If the VA is allowed to move forward with the outlined implementation plan, the number of eligible family caregivers providing needed services and supports for veterans with serious injuries due to their service will be limited to less than one-third the number Congress intended would be eligible for the program. Furthermore, veterans with certain types of injures that are specifically stated in the law may be left out due to the development of overly stringent criteria.
Aside from congressional intent, expansion of caregiver programs to veterans who are not eligible for an institutional level of care but for whom caregiving is likely to extend their ability to live in the community is extremely effective in the long-term. Specifically, delaying or preventing institutional placements through quality caregiving not only fulfills the desire of many individuals to remain in their homes but also saves money due to decreased utilization of institutional placements. Thus, VA must not unnecessarily limit the comprehensive caregiver program due to fears that the program will be too costly.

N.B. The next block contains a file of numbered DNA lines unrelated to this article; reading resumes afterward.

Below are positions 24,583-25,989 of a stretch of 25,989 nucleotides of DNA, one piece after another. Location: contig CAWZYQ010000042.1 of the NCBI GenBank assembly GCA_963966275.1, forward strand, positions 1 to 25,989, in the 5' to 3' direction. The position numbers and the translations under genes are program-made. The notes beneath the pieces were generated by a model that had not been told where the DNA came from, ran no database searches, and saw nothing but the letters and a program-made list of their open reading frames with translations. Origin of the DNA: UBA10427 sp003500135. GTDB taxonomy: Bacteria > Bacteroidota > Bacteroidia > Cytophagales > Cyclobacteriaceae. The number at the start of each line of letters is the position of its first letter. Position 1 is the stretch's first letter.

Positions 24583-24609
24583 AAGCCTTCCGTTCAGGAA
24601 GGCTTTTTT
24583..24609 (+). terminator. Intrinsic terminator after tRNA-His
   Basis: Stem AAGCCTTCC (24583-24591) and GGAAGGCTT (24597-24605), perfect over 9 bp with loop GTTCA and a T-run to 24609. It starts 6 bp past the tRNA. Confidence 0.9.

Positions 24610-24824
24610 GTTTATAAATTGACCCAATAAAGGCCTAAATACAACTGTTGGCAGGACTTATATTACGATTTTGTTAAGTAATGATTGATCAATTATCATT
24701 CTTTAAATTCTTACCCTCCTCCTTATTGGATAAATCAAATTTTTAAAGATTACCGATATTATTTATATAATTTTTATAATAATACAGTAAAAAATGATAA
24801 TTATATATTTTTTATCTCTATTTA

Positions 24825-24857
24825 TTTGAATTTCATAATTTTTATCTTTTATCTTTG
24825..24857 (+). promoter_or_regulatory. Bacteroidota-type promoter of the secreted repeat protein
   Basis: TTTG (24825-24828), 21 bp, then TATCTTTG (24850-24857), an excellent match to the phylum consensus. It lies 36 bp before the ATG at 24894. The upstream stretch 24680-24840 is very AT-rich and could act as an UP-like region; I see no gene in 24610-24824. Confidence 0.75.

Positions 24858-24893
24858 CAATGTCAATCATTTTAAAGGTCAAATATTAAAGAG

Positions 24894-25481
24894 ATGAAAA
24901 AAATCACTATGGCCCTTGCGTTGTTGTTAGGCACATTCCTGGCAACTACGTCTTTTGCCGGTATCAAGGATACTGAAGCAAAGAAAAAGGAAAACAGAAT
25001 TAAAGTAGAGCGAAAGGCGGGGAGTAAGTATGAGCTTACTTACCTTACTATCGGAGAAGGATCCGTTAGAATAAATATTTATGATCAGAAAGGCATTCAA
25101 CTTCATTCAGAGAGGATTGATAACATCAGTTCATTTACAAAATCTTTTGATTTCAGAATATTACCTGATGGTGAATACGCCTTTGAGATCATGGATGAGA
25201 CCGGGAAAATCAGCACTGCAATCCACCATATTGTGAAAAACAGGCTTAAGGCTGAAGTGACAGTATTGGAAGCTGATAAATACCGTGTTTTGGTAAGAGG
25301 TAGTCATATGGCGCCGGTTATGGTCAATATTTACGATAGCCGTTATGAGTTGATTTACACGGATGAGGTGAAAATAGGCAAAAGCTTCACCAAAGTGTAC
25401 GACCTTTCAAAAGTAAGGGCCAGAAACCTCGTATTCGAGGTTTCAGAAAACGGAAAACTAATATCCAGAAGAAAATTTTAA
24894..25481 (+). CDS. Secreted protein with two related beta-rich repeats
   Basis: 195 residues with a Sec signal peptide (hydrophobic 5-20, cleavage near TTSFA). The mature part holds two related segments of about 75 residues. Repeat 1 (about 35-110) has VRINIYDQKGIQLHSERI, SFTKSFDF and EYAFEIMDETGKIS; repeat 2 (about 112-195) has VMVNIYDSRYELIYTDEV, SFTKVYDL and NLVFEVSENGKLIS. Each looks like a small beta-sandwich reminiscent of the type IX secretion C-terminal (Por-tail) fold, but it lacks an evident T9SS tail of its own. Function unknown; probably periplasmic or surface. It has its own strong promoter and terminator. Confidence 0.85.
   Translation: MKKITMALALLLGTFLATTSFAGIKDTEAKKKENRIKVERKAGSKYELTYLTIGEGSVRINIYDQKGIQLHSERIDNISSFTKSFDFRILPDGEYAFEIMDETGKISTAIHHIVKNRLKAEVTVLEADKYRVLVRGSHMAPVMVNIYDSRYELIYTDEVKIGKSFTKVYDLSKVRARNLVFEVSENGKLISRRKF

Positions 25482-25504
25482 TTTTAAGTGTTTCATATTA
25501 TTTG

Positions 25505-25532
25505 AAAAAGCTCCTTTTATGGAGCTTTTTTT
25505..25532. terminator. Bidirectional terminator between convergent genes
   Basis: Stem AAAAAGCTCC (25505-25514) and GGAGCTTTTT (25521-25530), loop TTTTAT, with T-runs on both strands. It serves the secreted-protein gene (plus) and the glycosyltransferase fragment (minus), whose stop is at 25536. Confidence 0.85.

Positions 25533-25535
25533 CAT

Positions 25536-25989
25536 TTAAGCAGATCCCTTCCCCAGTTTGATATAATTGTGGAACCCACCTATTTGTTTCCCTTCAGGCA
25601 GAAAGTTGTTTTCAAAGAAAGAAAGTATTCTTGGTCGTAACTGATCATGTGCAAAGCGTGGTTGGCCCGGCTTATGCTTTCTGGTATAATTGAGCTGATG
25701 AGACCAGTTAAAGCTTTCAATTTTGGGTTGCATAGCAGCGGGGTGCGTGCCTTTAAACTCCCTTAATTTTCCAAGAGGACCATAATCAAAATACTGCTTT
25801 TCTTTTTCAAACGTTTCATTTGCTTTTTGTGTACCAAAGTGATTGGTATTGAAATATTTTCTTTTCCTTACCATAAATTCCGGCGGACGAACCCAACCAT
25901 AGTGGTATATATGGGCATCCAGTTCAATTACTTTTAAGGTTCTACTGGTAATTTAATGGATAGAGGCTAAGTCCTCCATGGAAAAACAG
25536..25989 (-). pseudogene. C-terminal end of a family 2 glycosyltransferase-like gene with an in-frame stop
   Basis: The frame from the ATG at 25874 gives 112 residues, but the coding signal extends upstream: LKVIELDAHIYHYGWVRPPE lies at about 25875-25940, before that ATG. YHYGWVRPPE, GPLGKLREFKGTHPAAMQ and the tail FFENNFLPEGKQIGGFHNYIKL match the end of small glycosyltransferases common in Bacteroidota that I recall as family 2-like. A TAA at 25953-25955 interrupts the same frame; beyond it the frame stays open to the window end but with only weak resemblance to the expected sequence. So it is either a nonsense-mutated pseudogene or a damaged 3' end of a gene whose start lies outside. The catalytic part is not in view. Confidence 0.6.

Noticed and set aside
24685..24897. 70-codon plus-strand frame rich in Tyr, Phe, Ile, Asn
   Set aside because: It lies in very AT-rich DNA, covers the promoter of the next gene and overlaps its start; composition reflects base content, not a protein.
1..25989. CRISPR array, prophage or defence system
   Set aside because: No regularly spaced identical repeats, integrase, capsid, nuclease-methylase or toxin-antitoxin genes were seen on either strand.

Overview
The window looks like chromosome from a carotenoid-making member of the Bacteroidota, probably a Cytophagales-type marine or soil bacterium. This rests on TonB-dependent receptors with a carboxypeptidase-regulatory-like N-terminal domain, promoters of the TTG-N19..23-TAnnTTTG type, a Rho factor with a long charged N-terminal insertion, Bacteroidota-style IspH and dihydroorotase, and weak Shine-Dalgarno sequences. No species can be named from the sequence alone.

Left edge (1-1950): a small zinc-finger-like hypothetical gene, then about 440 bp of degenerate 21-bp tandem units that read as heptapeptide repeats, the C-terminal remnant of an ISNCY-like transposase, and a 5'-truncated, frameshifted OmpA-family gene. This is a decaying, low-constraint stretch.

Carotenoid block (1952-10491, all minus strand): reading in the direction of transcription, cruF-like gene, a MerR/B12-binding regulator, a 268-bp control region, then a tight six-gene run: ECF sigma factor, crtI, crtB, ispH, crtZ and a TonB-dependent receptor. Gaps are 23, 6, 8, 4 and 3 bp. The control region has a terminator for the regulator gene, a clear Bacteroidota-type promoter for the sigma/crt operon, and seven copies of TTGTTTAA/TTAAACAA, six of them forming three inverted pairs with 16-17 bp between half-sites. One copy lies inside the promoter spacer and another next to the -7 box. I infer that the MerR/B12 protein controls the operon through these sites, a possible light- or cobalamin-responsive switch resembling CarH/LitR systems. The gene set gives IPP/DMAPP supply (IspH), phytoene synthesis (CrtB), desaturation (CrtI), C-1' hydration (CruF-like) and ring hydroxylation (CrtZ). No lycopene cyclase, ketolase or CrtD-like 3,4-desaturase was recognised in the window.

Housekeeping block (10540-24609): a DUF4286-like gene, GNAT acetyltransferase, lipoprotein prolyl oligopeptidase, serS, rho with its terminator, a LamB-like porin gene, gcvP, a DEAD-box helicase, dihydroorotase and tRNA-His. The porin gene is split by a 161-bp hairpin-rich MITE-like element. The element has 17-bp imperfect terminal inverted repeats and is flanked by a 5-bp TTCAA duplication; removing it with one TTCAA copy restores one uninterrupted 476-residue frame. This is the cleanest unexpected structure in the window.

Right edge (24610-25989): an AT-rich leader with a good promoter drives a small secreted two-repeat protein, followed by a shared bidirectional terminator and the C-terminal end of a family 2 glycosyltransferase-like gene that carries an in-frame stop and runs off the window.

In addition, VA must ensure that the process veterans with disabilities and their family caregivers must follow to participate in the comprehensive caregiver program is not overly bureaucratic. Instead, the process should be veteran-centered with the goal of helping eligible family caregivers to complete the process in a timely, successful manner.
In order to ensure that the role of the family caregiver and the needs of the veteran are at the center of the process, VetsFirst believes that VA must ensure that the caregiver education and training outlined in the implementation plan recognizes the different skill sets and educational backgrounds of the caregivers. As outlined by VA, the caregiver education and training component will be divided into two sections. The first section provides general training on caregiving through a variety of educational methods (self-study, DVD, classroom, online). VetsFirst believes that this training should also include aspects that can speak to those who have attained knowledge through other caregiver training and those who have learned through the process of actually providing care to their loved one. If the goal of training is to develop the caregiving skills of family caregivers, then it must meet the caregiver’s level of knowledge and experience.